In the summer of 2017, I stood waiting to see Chance the Rapper perform at Boston Calling.

As the crowd poured in, three drunk and aggressive college students shoved past me. All three of them were draped in fraternity letters, with matching fitted snapbacks. "F**kin move!" one of them cursed as they plowed through, "I said all of you f**Kin' move!"

It was a dissonant moment of aggression considering who we were mutually waiting to see. Chancelor Johnathan Bennett has always been relentlessly optimistic in both his music and personal life, and I'm certain he would have been disappointed by the altercation had he witnessed it. But, as Chance took the stage and dove into "Angels" off 2016's Coloring Book, I was surprised to watch the three men emotionally sing along, arms wrapped around each other's shoulders. They screamed every word at the top of their lungs. They looked at each other with boarish appreciation. "Wear your halo like a hat, that's like the latest fashion! I got angels all around me they keep me surrounded!" At that moment, I understood the importance of an artist like Chance The Rapper.

As a member of the 2014 XXL Freshman Class, Chance rose alongside hard-hitting trap rappers like Lil Durk, Kevin Gates, Lil Bibby, and Vic Mensa. But unlike his colleagues, Chance's goofy demeanor, combined with his soulful and heartwarming lyrics about love and the glory of God, painted him as a different breed of artist. In short, Chance The Rapper had made jubilance cool. Even these three rude frat boys couldn't resist his charm. They were filled with childish glee.

This past March, Chance took to social media to tell the charming story of how he met his wife and recounted in touching detail how he slowly fell in love with her. The series of posts made national news and gave his fans a unique look into who Chance was as a person. It's rare for rappers to be so vulnerable; many of today's biggest rap stars tend to keep their fans at arm's length when it comes to their personal life.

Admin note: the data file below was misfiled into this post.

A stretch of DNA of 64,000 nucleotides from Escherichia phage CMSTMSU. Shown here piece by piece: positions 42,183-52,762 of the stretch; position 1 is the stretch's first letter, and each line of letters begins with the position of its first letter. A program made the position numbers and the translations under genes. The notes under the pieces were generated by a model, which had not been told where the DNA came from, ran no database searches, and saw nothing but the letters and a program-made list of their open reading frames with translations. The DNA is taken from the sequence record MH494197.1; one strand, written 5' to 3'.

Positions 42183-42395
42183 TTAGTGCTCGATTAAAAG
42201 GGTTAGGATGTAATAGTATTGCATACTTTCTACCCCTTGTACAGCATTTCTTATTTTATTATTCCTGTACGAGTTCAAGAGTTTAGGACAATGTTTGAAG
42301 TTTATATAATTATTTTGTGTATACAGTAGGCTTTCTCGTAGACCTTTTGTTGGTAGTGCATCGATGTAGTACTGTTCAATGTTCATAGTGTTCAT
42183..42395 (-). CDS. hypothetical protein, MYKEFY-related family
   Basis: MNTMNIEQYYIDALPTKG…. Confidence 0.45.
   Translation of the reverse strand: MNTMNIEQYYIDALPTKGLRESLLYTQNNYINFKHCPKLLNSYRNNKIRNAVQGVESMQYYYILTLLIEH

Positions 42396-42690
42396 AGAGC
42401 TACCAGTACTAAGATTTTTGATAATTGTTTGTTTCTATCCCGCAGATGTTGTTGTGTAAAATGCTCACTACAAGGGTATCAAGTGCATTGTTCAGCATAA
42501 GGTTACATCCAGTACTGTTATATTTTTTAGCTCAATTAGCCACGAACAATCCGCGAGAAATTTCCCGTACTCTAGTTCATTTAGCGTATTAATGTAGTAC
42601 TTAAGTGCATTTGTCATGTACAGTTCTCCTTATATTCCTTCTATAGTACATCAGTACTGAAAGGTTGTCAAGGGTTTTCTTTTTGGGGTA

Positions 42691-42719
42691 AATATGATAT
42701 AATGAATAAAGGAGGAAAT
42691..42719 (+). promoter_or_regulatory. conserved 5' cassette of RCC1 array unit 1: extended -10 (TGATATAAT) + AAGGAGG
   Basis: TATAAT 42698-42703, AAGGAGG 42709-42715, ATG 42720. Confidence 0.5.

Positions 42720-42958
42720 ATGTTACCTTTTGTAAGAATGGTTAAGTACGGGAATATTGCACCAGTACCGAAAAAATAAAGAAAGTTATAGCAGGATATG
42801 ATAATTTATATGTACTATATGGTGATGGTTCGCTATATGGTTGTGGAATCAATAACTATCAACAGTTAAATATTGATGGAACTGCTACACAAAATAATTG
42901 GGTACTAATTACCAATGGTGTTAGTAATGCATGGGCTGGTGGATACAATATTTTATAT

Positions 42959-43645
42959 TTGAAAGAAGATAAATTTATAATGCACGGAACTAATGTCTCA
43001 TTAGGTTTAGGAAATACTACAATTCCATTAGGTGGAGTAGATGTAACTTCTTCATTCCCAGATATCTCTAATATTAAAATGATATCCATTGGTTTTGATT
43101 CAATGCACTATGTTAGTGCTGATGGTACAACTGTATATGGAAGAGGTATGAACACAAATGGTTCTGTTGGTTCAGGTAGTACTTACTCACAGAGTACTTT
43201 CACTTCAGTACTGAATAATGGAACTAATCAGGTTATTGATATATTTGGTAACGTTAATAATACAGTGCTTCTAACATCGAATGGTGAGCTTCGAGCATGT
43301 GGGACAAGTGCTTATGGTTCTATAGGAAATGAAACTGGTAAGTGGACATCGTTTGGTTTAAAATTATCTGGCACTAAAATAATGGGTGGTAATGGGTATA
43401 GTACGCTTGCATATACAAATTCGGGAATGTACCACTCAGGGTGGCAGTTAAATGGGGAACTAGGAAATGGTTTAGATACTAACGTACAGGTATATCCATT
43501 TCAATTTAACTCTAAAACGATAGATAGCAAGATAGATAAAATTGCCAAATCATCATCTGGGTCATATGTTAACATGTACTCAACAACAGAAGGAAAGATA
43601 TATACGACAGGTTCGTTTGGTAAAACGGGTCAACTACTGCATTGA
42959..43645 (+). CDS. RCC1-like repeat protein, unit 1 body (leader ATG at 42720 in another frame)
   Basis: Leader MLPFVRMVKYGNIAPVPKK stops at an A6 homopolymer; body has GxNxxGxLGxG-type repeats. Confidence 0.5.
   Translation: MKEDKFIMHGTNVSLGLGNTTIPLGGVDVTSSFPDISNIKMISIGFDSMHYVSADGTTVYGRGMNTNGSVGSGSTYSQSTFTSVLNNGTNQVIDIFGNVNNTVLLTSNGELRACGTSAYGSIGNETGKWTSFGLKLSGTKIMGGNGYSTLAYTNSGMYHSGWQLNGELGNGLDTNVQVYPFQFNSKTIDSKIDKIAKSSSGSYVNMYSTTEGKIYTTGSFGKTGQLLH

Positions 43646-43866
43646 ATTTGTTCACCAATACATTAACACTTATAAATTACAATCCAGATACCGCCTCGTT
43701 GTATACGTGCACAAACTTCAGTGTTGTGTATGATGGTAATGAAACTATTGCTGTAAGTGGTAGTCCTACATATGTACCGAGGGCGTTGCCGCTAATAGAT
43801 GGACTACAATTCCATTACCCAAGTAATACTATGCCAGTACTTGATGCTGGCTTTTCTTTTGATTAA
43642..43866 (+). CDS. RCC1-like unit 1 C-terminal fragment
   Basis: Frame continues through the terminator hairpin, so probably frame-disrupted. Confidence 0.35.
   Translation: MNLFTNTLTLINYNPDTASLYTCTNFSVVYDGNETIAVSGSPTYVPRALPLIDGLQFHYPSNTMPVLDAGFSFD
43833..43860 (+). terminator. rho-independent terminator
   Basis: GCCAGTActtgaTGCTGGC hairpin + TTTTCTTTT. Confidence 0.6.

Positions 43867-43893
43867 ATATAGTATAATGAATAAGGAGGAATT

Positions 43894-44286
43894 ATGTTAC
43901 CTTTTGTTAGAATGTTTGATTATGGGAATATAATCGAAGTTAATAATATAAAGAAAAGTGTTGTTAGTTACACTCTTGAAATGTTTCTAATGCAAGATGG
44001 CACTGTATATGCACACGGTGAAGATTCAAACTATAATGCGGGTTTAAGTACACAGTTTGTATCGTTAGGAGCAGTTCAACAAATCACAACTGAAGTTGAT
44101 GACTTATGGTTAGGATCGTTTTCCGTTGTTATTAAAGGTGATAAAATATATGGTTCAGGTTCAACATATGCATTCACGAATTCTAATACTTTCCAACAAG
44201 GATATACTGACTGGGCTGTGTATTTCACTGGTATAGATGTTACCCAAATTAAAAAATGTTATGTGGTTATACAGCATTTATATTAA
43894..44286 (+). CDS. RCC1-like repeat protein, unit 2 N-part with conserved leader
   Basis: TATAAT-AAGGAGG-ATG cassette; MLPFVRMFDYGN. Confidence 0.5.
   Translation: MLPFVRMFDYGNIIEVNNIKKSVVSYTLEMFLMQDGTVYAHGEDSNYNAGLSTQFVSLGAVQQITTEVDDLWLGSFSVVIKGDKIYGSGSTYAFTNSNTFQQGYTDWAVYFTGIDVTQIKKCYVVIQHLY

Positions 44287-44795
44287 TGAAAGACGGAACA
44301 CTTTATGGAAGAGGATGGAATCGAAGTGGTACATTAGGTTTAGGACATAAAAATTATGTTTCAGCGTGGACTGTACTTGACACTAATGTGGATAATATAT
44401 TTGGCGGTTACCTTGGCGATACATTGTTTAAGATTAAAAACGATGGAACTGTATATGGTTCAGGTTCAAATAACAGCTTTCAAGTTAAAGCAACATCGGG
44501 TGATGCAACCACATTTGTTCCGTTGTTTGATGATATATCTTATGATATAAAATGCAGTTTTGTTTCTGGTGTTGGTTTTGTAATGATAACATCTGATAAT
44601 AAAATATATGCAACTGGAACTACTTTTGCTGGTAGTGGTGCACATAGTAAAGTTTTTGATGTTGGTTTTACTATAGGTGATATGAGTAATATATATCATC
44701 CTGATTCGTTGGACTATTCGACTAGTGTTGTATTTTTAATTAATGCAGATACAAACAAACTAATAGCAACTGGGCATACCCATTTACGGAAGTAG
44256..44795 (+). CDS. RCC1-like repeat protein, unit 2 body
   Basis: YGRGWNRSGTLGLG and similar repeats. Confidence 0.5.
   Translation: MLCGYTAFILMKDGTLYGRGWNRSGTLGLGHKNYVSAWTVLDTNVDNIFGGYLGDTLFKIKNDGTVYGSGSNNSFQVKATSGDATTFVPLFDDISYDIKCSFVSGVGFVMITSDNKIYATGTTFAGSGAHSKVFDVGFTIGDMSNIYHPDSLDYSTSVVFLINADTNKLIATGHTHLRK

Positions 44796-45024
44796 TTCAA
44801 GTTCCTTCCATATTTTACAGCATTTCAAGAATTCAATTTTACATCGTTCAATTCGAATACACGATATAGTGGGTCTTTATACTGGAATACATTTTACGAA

As a result of this special relationship with fans, when The Big Day didn't release precisely at midnight, fans reacted as if they had been betrayed by a close friend. Then, around noon, it appeared out of nowhere. Chance fans immediately deemed the project a classic just from the setlist alone. The album is a staggering 22 tracks, with a wide breadth of features from Ari Lennox and Megan Thee Stallion to Death Cab For Cutie and Shawn Mendes. The Big Day appeared to be exactly what the title suggested.

But as Aesop once noted, "It is possible to have too much of a good thing," and The Big Day's relentless enthusiasm can be suffocating, at times even corny. "Hey there, lovely sister, won't you come home to your mister?" Chance mutters on the cringe-worthy "Let's Go On a Run." "I've got plans to hug and kiss ya, I've got plans to hug and hug and hug you!" Additionally, despite a well-placed feature from Ben Gibbard, "Do You Remember" tries too hard to evoke nostalgia. "Do you remember how when you were younger, the summers all lasted forever?" Gibbard sings. "Days disappeared into months, into years, hold that feeling forever." Yikes.

The Big Day succeeds when Chance loosens up and just has fun. "Handsome" is a playful bout of braggadocio, with Chance's exuberance oddly complementary to the lyrical prowess of Megan Thee Stallion. "Big Fish" is another endearing concoction of humor and swagger, with Chance casually rapping things like: "I swear my story just like Big Fish, I've seen hoes I was always just like 'Which? Which?'" At other moments, the optimism does strike chords. "I Got You (Always and Forever)" is whimsical and makes perfect use of Ari Lennox's pristine voice, and "Roo" is enjoyably impish: "I'll leave you inside the freezer and let you chill for the weekend, but forget over the weekend and come back inside in a month." As lethargic as the listener is by track 25, Chance's self-reflection on "Zanies and Fools" is a welcome look inward, with Chance and Nicki Minaj offering some of the strongest lyricism of their careers.

Given all that fans now know about Chance, every misstep made on The Big Day is easily forgivable. To believe Chance doesn't believe every single word he says would be a fallacy; at no point does the listener suspect Chance of being inauthentic. The Big Day is an imperative album in 2019, and while it doesn't strike every chord, its formidable number of features and overall runtime is a grand statement to the friends Chance cherishes most: his fans. "I really truly did this for y'all," Chance said during his album release party at Garfield Park Conservatory in Chicago. "As long as our relationship stays mutual, this can go on forever."

The Big Day

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